All this week on the Wavelength Instagram we’re telling the true stories behind some of the internet’s most widely shared surf shots.
First up, this dubious viral favourite, which we outed as a straight-up photoshop job earlier today (don’t worry though, the whole series won’t be fakies). Here, we’ll show our workings and walk you through the online archaeological dig that led us to that conclusion.
In most instances where the image appears online, it’s claimed to feature Chicama in Peru, with a reverse search turning up hundreds of results associated with the tagline ‘the longest left in the world’.
While the Peruvian point does regularly feature lines spinning off for as far as the eye can see and rides lasting over 1km on a good day, it breaks over a scattering of sand and rocks, rather than the reef which can clearly be seen in the foreground of the image in question.
As eagled eyed viewers have often pointed out in pernickety online forums, the image in fact depicts Impossibles on Bali’s Bukit Peninsula, with the reef’s distinctive striations and the little corner of rock jutting up on the left of the frame serving as the biggest clues.
We’ve seen the shot occasionally attributed to Bali based surf photog Jason Childs, so we dropped him a message and he confirmed that it could well be based off one of his images, probably captured at some point in the mid 2000’s, with the original long since buried in his hard drives.
However, we hoped it might exist somewhere online, so set about sifting through the hundreds of results returned by a reverse image search. Eventually, we found an image that looked to be an earlier version, before the reef foreground had been added, and the waves enhanced to look more hollow.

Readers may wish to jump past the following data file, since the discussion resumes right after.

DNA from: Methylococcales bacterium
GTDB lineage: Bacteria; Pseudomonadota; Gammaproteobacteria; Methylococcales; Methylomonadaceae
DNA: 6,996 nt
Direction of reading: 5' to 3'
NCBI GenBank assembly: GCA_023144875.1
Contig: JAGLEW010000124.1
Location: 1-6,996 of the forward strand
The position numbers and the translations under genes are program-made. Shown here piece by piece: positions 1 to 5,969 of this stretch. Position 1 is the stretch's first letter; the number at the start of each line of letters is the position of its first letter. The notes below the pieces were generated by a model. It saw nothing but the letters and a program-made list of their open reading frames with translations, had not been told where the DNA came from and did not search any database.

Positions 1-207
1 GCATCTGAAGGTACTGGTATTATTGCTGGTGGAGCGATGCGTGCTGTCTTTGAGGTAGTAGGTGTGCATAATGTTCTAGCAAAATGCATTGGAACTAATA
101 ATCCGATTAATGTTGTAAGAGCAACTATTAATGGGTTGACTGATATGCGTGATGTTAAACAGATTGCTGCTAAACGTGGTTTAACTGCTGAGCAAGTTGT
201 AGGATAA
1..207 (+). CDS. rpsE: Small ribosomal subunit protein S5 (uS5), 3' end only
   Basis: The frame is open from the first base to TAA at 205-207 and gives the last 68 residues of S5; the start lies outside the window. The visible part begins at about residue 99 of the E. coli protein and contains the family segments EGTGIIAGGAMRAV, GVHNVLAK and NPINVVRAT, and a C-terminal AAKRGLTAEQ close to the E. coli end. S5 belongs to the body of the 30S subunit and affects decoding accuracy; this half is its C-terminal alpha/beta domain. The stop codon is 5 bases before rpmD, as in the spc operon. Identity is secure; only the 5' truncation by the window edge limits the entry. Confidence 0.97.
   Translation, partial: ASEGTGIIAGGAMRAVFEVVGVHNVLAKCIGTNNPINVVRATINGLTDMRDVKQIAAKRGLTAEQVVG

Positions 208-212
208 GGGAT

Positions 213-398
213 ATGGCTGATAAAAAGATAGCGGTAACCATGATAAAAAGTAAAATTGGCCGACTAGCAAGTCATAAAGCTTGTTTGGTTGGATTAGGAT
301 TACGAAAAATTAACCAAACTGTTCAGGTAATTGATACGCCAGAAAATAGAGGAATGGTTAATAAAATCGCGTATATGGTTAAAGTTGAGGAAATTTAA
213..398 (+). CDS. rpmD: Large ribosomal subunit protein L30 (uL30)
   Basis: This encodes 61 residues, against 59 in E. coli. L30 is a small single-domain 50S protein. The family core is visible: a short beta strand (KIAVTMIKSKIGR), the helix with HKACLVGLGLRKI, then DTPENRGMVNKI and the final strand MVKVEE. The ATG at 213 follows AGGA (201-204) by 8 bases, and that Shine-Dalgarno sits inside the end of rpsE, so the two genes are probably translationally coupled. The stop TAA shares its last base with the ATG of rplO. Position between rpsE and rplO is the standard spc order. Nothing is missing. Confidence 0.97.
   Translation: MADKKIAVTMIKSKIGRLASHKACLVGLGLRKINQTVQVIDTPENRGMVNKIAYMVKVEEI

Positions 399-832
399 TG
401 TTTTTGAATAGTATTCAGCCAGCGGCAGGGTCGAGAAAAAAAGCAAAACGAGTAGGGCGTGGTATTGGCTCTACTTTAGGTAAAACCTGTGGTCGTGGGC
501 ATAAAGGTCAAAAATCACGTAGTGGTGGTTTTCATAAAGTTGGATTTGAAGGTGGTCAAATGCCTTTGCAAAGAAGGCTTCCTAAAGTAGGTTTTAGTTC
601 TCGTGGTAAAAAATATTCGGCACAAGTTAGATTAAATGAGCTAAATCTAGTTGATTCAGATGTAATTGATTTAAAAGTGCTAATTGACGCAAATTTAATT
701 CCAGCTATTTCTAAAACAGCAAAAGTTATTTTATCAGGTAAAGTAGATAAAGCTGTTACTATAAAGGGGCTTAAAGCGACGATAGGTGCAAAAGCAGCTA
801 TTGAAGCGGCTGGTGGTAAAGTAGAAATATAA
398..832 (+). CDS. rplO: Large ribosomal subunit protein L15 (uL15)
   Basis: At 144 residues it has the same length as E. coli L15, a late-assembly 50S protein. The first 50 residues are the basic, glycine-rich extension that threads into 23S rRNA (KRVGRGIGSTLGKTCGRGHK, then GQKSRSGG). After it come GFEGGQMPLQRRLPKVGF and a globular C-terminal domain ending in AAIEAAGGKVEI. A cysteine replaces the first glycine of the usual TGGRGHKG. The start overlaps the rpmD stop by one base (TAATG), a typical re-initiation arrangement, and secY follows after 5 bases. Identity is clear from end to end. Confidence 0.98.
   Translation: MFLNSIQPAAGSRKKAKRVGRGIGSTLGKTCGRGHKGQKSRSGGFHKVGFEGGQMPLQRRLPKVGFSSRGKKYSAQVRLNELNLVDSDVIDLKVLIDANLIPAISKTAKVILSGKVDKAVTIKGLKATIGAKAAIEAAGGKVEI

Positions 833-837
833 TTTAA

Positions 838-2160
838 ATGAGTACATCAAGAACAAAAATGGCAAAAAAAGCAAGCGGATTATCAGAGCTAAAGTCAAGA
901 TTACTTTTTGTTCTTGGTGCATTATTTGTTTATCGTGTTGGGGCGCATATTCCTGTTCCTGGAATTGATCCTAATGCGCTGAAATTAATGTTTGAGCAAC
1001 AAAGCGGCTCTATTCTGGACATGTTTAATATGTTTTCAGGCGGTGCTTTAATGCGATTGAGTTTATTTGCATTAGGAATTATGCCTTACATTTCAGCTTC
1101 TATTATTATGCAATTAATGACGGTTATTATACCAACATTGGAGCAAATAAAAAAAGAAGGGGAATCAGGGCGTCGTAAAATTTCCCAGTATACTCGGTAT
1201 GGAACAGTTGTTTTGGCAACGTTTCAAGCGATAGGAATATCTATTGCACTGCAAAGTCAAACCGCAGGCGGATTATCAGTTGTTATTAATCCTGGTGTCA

It first popped up online in around 2014 and like its younger more viral cousin, was also widely billed as Chicama. After a lot more digging, we found an old thumbnail, watermarked version of the shot it appeared to be based off; featuring a four-wave set breaking at Impossibles. It was attributed to another Indo based surf photographer named Alejandro Plesch. Again, he confirmed that the image could well be his, and that he had spent a lot of time shooting that angle of Impossibles around that time, but like Childs, he couldn’t say for certain.
Based off these findings, we concluded the Photoshop comp that has been widely circulated online is probably a merging of two images; one which features the foreground (possibly by Childs) and one which featured the waves (possibly by Plesch). Someone has duplicated the waves from Plesch’s image, creating the illusion of a never-ending set, (with obvious repetition in waves 4,5 and 7). And then, at some later point, the foreground has been added and the curl of the waves enhanced to make them more hollow.
Are you convinced by our findings? Is it case closed? Let us know in the comments…